member of the North Germanic, or Scandinavian, group of the Germanic subfamily of the Indo-European family of languages. Spoken chiefly in Iceland, where it is the official language, it stems from Old Norse, the language of the Vikings who settled the island in the 9th cent. (see Germanic languages
). The beginning of the modern period of the Icelandic language may be said to date from the translation of the New Testament in 1540 by Oddur Gottskálksson. Before that date the language is considered Old Icelandic, which is classified as belonging to the western branch of Old Norse. Unlike the other Scandinavian languages, Icelandic is noted for its conservatism in grammar, vocabulary, and spelling. For instance, it still has three genders (masculine, feminine, and neuter) and four cases for nouns (nominative, genitive, dative, and accusative), which survive from Viking times. Verbs have a highly developed inflectional system. In matters of vocabulary, there has been a strong purist movement for several centuries. For example, instead of directly adopting modern scientific terms, Icelandic renders them by translations or by newly created compounds and expressions formed from native words. Actually, Modern Icelandic has changed so little from its parent language, Old Norse, in the course of the centuries that Icelanders today read the Eddas and sagas of Old Norse literature more easily than the English and the Americans read Shakespeare. One reason for the relative stability and purity of Icelandic is that its speakers lived for centuries in comparative isolation on an island and thus were not much influenced by other languages. The Roman alphabet came to Iceland c.1000, along with Christianity. To it have been added several symbols, including the edh (pronounced as the th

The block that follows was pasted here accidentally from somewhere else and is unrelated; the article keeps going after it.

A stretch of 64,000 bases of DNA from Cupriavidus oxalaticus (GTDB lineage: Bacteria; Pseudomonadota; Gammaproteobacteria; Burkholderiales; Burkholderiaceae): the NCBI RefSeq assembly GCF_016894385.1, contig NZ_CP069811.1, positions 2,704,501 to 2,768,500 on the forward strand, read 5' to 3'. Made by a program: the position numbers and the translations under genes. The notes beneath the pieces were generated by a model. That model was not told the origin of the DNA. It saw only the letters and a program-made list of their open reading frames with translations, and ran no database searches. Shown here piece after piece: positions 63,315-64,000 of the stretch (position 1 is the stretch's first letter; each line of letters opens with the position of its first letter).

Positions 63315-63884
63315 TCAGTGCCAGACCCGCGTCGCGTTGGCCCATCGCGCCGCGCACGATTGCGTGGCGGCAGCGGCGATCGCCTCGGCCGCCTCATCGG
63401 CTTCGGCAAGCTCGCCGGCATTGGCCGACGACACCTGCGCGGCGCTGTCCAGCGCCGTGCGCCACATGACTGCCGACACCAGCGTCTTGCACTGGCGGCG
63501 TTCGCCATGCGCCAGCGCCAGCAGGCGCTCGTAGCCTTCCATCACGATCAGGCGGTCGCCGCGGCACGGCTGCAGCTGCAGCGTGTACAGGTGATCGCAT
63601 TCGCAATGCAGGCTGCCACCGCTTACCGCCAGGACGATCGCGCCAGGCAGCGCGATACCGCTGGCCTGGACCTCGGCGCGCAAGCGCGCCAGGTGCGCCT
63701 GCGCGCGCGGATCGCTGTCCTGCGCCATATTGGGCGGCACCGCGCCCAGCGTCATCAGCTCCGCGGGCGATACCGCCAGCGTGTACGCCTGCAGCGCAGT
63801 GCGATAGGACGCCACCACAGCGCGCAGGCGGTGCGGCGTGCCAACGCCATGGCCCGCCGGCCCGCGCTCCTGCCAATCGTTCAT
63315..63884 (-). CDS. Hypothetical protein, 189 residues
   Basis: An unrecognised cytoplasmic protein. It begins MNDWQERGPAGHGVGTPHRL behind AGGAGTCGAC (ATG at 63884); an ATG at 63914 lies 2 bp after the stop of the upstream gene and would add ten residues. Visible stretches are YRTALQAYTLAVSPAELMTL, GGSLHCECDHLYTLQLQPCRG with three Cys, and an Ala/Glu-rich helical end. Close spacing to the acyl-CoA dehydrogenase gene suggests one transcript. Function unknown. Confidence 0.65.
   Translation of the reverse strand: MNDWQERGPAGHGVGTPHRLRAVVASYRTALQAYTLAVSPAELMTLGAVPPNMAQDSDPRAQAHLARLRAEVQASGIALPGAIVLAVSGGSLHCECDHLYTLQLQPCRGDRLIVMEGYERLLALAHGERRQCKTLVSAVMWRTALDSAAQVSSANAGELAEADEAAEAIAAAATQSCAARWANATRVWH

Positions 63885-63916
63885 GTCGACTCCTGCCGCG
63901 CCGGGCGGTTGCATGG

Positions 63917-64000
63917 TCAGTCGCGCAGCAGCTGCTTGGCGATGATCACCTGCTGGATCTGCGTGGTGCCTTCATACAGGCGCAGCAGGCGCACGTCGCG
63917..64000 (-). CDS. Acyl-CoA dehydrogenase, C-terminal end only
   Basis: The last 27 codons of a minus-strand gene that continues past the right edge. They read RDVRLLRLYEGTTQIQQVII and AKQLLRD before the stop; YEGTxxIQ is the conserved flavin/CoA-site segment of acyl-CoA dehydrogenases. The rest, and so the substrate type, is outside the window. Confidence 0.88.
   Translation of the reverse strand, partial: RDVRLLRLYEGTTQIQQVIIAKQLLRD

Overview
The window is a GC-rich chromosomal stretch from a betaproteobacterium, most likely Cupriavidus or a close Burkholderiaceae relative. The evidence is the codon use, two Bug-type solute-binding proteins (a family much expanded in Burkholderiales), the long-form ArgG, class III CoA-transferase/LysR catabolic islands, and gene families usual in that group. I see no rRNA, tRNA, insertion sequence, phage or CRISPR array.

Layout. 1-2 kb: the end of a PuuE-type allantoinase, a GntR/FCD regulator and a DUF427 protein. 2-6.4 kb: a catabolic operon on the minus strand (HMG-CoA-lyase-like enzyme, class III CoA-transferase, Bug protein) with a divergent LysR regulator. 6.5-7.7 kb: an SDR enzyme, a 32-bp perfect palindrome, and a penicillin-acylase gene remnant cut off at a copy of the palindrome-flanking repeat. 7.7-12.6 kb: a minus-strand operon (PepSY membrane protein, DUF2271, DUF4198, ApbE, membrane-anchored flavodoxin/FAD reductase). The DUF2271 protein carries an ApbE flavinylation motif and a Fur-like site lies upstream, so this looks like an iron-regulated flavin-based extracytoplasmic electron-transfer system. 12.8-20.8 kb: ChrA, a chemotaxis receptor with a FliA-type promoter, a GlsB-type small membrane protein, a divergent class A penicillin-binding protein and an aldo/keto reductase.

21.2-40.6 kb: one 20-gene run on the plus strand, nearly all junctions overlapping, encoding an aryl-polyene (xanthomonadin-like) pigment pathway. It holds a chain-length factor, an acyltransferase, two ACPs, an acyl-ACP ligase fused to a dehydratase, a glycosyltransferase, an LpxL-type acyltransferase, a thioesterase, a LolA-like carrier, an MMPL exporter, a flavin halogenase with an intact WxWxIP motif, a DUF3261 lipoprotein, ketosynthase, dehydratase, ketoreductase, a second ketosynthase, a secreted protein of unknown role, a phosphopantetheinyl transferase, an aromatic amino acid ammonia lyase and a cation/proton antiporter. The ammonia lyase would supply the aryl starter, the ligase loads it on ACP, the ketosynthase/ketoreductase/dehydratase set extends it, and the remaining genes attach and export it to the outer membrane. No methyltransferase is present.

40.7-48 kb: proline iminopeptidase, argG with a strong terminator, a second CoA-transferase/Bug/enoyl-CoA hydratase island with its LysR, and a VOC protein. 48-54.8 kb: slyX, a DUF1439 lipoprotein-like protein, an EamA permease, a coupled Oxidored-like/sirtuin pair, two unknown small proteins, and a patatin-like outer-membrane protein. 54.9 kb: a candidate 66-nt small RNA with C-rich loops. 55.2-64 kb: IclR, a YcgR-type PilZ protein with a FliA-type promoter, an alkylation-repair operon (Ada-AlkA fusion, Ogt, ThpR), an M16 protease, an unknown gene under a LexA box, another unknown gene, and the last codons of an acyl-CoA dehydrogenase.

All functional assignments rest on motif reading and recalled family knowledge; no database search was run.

) and the thorn (pronounced as the th
). In addition, six letters may take the acute accent: á, é, í, ó, ú,
See S. Einarsson, Icelandic: Grammar, Texts, Glossary (1949); S. R. Anderson et al., ed., Modern Icelandic Syntax (1990).
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